To be more specific, a good place to begin would be banning the practice and preaching of “takfeer”. Takfeer refers to the ruling that deems someone out of the fold of Islam and labels them apostates. This clears the conscience, removes any remorse in its practitioners, who callously attack the populace as they feel an obligation and a sacred duty to kill apostates. Unfortunately, looking at the tradition of Islamic scholars, even the staunchest of them have strayed away from using it. In modern day Pakistan however, it is a blunt tool that is used simplistically by some groups. In fact the brainwashing of individuals- so called “fidaeen”- who carry out heinous suicide bombing attacks, is done by embedding this concept repeatedly, never allowing their young minds to question it let alone challenge it. Ironically, there is a mountain load of scholarly literature that debunks this deviant concept, which is exactly what needs to be rolled out in the “counter narrative” . Takfeer is at the heart of all modern terrorists groups that have wrecked havoc across the Muslim world be it Boko Haram in Nigeria, Al Shabab in Somalia, IMU in Chechnya/ Uzbezistan or our very own TTP. Pakistan government must make use of all media to narrate that no individual would be allowed to practice takfeer. It should take as many ulema as it can on board to propagate this message. Unfortunately many a preachers, such as Maulana Abdul Aziz of red mosque, who is the high priest of this dangerous concept, are allowed openly to propagate their views. They should be challenged and checked.
A lot of similar divisive concepts have arisen due to the analysis and interpretation of Quran in an atomistic fashion. This again is an attitude that must be curbed. Our opinions are increasingly getting based on a limited snapshot of the holy book rather than a holistic view. Bite-size information and selective quotation is a recipe for disaster when studying theology. Unfortunately it is a practice that is rampant, even within our ulema. The original message of the noble Quran is getting lost in the process from our national memory. Emphasis should be to encompass the whole body of knowledge on a relevant topic for which an opinion is to be churned out. Thus walls of scepticism must be erected against ideas that do not sound mainstream, only to stop them from mass propagation before a thorough investigation is carried out.
The Friday sermons must be looked at as an opportunity for training the nation and building character. It is a fantastic platform for the government to disseminate the “national Islam”, address native issues in light of Quran and sunnah and layout guidelines. Unfortunately, many of the sermons either spew venom against other sects or state the obvious, the training opportunity is lost. All mosques sermons must be regulated. Just as PEMRA acts as a governing body for media, a similar body for mosques must be established.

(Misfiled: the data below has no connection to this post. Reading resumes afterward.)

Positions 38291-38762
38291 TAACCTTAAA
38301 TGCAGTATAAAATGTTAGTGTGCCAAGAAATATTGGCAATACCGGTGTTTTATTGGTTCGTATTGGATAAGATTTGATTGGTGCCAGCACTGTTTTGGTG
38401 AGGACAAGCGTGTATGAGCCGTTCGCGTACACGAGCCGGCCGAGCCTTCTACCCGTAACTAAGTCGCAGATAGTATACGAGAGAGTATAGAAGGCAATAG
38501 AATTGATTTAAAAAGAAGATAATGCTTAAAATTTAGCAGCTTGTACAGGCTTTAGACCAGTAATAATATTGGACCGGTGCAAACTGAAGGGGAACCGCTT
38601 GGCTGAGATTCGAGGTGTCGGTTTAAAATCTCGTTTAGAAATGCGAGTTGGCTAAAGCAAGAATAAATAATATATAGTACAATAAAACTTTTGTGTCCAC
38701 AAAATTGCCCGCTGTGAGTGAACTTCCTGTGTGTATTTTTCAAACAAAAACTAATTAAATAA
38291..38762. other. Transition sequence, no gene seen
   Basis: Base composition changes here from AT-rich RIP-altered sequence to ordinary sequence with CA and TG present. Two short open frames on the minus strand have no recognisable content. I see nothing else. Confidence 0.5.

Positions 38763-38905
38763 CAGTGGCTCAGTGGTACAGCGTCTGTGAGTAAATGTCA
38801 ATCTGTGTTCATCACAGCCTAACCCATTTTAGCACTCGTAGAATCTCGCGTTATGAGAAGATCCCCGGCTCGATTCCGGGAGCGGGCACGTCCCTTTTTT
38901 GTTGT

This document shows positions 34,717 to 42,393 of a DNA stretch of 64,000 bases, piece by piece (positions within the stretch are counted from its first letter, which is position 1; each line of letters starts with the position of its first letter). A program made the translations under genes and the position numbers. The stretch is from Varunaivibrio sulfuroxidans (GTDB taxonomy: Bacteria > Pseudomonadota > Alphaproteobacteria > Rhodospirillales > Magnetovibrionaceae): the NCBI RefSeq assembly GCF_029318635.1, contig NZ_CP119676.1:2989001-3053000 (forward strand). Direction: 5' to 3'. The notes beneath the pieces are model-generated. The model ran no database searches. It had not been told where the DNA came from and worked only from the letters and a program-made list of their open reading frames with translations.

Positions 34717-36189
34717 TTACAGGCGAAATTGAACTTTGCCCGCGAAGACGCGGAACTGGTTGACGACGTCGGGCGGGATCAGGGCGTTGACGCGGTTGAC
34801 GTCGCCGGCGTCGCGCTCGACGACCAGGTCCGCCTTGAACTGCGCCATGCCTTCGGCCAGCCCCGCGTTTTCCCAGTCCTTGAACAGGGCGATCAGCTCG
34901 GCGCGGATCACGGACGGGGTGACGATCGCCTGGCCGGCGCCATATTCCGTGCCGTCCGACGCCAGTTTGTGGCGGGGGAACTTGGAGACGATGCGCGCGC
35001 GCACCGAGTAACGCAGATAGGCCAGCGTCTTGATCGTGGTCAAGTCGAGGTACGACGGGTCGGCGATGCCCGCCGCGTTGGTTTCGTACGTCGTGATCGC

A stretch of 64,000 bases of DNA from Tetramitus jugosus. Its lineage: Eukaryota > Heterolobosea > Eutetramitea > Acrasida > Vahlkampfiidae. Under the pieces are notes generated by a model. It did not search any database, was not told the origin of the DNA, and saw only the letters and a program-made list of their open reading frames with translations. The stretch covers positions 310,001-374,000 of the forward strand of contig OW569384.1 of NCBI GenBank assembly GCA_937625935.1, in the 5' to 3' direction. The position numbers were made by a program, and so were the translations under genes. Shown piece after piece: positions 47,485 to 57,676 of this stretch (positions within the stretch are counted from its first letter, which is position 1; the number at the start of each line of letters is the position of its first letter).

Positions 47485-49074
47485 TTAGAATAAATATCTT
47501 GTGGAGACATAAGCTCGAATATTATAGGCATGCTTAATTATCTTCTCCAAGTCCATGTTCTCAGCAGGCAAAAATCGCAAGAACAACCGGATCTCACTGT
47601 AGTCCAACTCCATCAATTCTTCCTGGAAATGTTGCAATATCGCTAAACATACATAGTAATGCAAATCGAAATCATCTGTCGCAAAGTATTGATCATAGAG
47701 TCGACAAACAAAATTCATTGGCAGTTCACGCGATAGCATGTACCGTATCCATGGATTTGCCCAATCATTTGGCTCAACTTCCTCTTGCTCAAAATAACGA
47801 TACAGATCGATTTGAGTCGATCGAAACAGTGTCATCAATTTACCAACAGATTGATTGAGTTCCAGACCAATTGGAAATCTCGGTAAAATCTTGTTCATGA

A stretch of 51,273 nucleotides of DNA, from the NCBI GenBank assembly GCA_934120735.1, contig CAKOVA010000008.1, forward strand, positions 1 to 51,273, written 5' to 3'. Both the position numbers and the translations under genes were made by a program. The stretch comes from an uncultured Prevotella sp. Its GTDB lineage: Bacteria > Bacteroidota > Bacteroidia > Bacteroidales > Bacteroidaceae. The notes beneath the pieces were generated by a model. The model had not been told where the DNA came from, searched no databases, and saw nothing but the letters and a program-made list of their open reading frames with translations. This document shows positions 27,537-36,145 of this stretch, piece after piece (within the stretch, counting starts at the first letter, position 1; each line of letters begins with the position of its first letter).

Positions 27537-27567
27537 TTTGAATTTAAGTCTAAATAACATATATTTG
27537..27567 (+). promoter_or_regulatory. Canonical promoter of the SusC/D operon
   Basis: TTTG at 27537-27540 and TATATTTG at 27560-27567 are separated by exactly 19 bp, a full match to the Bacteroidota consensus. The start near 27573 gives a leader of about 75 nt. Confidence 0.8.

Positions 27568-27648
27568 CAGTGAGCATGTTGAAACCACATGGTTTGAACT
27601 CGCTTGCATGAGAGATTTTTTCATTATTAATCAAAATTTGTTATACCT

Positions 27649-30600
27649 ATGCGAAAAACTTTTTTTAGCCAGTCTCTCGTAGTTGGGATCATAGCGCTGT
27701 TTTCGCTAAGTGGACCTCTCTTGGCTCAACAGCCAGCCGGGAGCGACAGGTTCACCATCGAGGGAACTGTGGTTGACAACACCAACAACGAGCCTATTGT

On the issue of blasphemy, anyone acting above the law must be punished. Every now and then an event regarding blasphemy stirs up emotions and creates an implosion. Shops are burned, houses and even villages are ransacked and the cost of damage is immeasurable. There should be zero tolerance towards disruptive mob behaviour. Unless discipline is brought into the application of law, we will continue to have tragedies like Salman Taseer and Badami bagh.
The term jihad, its use and prerogative must lie solely with the government and the army. Anyone willing to join jihad should enlist in the army. Any other organization that is “jihadi” must be banned regardless of the cause. This would be a loss to our armed forces, who have in past treated such groups as precious assets, ghost warriors to wage proxy wars. But we have now witnessed that in times of peace these groups are likely to go rogue and turn against us. Such is the menace caused by these rogue elements that the term “Mujahid” that entails dignity and honour has been tarnished and is being equated to barbarianism. It’s time we put an end to this practice. Similarly, the term “shariah” that should have been synonymous to peace and justice, sends a chill down the spine of many, ironically in a country where any form justice is almost non-existent (barring Karma).
To sum up, the state does not have an option to remain impartial over religious opinions that are fracturing our society and threatening to tear its very fabric. When a slogan “Kafir, Kafir, shia Kafir” is raised, it cannot remain silent. It has to be vocal and active against views that are intrinsically divisive, fascist and nihilistic. It has to fight back with a counter narrative or rather the national narrative of Islam, one that is pluralistic and acceptable to masses. Co-existence is only possible through mutual respect with room for disagreement. We need to learn the trait and practice it.
In every society, the left is the engine of progress while the right ensures integrity. Unfortunately both groups are pulling away from helm. At this point, we desperately need a strong religious left to evolve. We need to re-marry the carriage of nation to our liberal stalwarts and secure them with religious integrity. This can only be achieved by building a counter narrative.